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Computing

, Volume 91, Issue 2, pp 135–168 | Cite as

Using negotiable features for prescription problems

  • Antonio BellaEmail author
  • Cèsar Ferri
  • José Hernández-Orallo
  • María José Ramírez-Quintana
Article

Abstract

Data mining is usually concerned on the construction of accurate models from data, which are usually applied to well-defined problems that can be clearly isolated and formulated independently from other problems. Although much computational effort is devoted for their training and statistical evaluation, model deployment can also represent a scientific problem, when several data mining models have to be used together, constraints appear on their application, or they have to be included in decision processes based on different rules, equations and constraints. In this paper we address the problem of combining several data mining models for objects and individuals in a common scenario, where not only we can affect decisions as the result of a change in one or more data mining models, but we have to solve several optimisation problems, such as choosing one or more inputs to get the best overall result, or readjusting probabilities after a failure. We illustrate the point in the area of customer relationship management (CRM), where we deal with the general problem of prescription between products and customers. We introduce the concept of negotiable feature, which leads to an extended taxonomy of CRM problems of greater complexity, since each new negotiable feature implies a new degree of freedom. In this context, we introduce several new problems and techniques, such as data mining model inversion (by ranging on the inputs or by changing classification problems into regression problems by function inversion), expected profit estimation and curves, global optimisation through a Monte Carlo method, and several negotiation strategies in order to solve this maximisation problem.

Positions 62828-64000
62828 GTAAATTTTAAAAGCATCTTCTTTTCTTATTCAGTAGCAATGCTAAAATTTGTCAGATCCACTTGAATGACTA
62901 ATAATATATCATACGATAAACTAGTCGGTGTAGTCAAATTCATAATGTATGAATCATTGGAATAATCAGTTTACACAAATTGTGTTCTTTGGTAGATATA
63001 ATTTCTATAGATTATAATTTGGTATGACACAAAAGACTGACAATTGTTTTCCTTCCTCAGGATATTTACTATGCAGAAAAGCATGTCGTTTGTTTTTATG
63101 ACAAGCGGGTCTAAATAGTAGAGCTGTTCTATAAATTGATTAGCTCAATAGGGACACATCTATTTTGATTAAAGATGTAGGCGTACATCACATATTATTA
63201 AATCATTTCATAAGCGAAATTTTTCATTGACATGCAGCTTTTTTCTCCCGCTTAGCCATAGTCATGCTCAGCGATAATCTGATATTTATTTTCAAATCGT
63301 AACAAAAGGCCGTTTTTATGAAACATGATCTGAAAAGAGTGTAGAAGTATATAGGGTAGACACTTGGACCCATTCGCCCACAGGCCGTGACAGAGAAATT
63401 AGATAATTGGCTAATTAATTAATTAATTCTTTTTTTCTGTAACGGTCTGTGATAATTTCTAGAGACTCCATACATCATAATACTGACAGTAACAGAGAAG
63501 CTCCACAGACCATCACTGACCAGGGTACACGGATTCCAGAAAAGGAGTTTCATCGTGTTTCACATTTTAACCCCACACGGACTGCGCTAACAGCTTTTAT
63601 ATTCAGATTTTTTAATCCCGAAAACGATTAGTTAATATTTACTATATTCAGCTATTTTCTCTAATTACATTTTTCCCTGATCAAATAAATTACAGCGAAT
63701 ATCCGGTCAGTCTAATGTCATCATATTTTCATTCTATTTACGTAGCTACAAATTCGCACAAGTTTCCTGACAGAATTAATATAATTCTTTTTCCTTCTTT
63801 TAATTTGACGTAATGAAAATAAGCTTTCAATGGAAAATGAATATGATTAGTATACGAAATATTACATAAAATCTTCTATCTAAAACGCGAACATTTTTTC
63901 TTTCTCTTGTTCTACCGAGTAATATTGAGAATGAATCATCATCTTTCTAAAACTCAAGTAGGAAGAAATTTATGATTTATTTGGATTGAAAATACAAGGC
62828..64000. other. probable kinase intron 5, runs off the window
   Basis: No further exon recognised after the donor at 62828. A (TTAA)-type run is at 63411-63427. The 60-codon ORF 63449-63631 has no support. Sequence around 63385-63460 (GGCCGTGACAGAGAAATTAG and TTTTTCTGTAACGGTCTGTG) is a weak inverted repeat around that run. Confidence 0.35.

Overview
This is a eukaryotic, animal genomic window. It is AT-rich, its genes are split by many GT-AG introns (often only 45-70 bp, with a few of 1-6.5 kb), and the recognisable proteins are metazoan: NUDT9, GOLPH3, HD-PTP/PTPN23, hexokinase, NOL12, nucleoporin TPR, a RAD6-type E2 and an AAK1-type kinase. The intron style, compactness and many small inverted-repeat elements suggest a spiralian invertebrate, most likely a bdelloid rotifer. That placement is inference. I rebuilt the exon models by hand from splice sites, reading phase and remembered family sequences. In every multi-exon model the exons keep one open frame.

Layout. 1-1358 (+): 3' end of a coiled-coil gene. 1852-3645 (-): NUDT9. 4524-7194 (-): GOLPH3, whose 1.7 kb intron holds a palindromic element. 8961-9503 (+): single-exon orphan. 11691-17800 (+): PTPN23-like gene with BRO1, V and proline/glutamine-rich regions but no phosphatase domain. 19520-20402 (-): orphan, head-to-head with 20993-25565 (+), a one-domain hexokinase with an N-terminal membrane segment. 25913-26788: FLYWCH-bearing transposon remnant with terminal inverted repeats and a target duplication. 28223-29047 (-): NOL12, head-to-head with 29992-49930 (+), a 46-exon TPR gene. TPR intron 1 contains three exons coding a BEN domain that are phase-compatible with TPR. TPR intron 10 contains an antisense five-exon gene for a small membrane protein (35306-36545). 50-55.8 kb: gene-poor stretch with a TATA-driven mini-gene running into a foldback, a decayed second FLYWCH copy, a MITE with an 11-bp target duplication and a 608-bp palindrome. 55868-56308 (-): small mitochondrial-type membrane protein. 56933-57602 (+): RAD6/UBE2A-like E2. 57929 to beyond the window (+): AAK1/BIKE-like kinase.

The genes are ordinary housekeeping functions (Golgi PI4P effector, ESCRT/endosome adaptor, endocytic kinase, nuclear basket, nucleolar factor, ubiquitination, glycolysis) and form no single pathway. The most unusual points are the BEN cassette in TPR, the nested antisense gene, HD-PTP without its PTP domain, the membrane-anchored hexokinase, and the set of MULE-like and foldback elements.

Keywords

Data mining Profit maximisation Function inversion problem Global optimisation Negotiation CRM Ranking Probability estimation Negotiable features Monte Carlo method 

Mathematics Subject Classification (2000)

68T20 62-07 90B50 

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Copyright information

© Springer-Verlag 2010

Authors and Affiliations

  • Antonio Bella
    • 1
    Email author
  • Cèsar Ferri
    • 1
  • José Hernández-Orallo
    • 1
  • María José Ramírez-Quintana
    • 1
  1. 1.DSIC-ELP, Universidad Politécnica de ValenciaValenciaSpain

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